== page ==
Police: Seventh Murder Linked to La. Serial Killings Suspect

The man arrested in the serial murders of six Louisiana women has been linked by DNA evidence (searchto another slaying, police said Wednesday.

Derrick Todd Lee (searchhad previously been called a suspect in the disappearance of Randi Mebruer (search), 28, who vanished from her home in Zachary, north of Baton Rouge, in April 1998.

Zachary Police Chief Joey Watson said the state police crime lab matched DNA found at Mebruer's home to Lee's genetic sample.

"That investigation has finally given us the physical links that we hoped for and are satisfied we found," Watson said. Police declined to elaborate.

Authorities issued an arrest warrant for Lee on a count of first-degree murder. He already is being held in East Baton Rouge Parish Prison on murder charges in other slayings.

A phone call to Lee's public defender was not immediately returned.

Police previously have said DNA evidence links Lee to the murders of six women since 2001.He has been charged in three killings, and trials for one murder and another attack on a woman are scheduled for May. He has pleaded innocent.

It was the Mebruer case that led to Lee in the serial killings investigation.

An investigator with the attorney general's office working on the case took the crucial DNA sample that police said initially connected Lee to the serial murders, bypassing the task force that had been hunting the killer for 10 months.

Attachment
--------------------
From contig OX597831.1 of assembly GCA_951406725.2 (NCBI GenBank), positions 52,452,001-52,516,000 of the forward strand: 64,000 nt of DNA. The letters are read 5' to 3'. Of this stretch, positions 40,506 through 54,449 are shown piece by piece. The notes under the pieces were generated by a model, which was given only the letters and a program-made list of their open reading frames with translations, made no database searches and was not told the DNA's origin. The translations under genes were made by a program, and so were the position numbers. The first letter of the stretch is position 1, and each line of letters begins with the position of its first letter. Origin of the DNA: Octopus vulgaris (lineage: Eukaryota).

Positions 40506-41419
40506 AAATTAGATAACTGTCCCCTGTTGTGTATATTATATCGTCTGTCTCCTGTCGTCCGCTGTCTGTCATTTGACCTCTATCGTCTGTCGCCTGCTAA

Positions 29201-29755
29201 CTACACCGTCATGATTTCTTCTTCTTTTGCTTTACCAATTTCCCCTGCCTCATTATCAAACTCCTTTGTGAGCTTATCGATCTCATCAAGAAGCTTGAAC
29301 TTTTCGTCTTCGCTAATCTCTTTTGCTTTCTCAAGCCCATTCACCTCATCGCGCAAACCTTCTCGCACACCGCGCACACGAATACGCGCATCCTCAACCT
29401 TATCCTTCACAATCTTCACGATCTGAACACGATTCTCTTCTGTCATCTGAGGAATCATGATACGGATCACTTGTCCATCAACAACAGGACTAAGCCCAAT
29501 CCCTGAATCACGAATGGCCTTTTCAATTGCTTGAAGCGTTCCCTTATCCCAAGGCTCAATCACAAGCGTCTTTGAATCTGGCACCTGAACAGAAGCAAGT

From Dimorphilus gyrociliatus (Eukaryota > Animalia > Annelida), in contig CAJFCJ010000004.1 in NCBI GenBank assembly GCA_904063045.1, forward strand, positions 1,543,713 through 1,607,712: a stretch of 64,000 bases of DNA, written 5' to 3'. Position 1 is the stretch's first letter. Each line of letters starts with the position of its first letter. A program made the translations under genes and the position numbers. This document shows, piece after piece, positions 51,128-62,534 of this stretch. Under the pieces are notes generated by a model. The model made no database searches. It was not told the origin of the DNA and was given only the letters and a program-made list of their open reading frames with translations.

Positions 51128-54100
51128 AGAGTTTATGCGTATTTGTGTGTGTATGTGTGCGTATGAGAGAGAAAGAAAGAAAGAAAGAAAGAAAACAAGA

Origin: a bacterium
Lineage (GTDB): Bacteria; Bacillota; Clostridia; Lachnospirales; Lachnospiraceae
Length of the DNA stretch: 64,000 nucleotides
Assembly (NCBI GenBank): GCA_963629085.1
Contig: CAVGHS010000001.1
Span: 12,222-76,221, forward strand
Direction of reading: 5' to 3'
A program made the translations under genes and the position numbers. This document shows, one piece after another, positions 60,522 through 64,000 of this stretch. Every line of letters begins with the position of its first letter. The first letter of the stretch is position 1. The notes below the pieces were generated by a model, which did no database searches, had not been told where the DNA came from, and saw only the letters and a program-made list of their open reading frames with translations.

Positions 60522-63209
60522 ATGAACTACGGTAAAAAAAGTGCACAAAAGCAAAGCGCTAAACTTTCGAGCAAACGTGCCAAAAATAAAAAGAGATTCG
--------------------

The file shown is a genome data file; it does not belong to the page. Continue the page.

The search unnerved women across Louisiana until Lee was caught in Atlanta in May. During the hunt, police launched a DNA dragnet in which they took cheek scrapings and swabbings from more than 1,000 men.

Police said they are still trying to connect Lee to the 1992 murder of Connie Warner, who lived only a few blocks from Mebruer in the small community that hasn't seen another murder since Mebruer's.

Warner's mother, who attended the news conference announcing the DNA match to the Mebruer murder, said she has no doubt that Lee is responsible for her daughter's killing as well.

"We've believed that for a while," Betty Brooks said.